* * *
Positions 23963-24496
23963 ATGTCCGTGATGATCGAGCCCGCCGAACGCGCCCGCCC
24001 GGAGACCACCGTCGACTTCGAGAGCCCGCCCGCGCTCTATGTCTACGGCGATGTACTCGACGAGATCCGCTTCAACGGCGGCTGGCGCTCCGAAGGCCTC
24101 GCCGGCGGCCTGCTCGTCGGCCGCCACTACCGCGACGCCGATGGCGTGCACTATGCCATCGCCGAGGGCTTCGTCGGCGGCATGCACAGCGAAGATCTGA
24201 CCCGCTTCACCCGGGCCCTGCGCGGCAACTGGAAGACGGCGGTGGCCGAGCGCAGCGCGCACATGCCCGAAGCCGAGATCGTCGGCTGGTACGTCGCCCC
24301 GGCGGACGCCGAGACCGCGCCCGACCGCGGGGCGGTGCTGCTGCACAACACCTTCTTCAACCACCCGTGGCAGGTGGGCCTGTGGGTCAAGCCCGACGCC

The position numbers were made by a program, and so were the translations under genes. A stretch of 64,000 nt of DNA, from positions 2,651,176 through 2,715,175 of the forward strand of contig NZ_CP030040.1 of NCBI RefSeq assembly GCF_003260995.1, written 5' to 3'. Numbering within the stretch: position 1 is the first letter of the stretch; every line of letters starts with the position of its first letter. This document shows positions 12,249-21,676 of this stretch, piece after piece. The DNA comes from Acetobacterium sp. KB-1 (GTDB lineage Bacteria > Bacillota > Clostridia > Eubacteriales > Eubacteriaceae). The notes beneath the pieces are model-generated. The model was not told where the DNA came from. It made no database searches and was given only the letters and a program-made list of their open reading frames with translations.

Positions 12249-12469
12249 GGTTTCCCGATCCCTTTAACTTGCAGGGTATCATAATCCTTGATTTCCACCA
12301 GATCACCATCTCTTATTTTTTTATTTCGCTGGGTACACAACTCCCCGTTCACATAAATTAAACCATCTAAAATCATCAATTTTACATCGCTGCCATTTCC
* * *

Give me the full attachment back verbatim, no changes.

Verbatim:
Positions 23963-24496
23963 ATGTCCGTGATGATCGAGCCCGCCGAACGCGCCCGCCC
24001 GGAGACCACCGTCGACTTCGAGAGCCCGCCCGCGCTCTATGTCTACGGCGATGTACTCGACGAGATCCGCTTCAACGGCGGCTGGCGCTCCGAAGGCCTC
24101 GCCGGCGGCCTGCTCGTCGGCCGCCACTACCGCGACGCCGATGGCGTGCACTATGCCATCGCCGAGGGCTTCGTCGGCGGCATGCACAGCGAAGATCTGA
24201 CCCGCTTCACCCGGGCCCTGCGCGGCAACTGGAAGACGGCGGTGGCCGAGCGCAGCGCGCACATGCCCGAAGCCGAGATCGTCGGCTGGTACGTCGCCCC
24301 GGCGGACGCCGAGACCGCGCCCGACCGCGGGGCGGTGCTGCTGCACAACACCTTCTTCAACCACCCGTGGCAGGTGGGCCTGTGGGTCAAGCCCGACGCC

The position numbers were made by a program, and so were the translations under genes. A stretch of 64,000 nt of DNA, from positions 2,651,176 through 2,715,175 of the forward strand of contig NZ_CP030040.1 of NCBI RefSeq assembly GCF_003260995.1, written 5' to 3'. Numbering within the stretch: position 1 is the first letter of the stretch; every line of letters starts with the position of its first letter. This document shows positions 12,249-21,676 of this stretch, piece after piece. The DNA comes from Acetobacterium sp. KB-1 (GTDB lineage Bacteria > Bacillota > Clostridia > Eubacteriales > Eubacteriaceae). The notes beneath the pieces are model-generated. The model was not told where the DNA came from. It made no database searches and was given only the letters and a program-made list of their open reading frames with translations.

Positions 12249-12469
12249 GGTTTCCCGATCCCTTTAACTTGCAGGGTATCATAATCCTTGATTTCCACCA
12301 GATCACCATCTCTTATTTTTTTATTTCGCTGGGTACACAACTCCCCGTTCACATAAATTAAACCATCTAAAATCATCAATTTTACATCGCTGCCATTTCC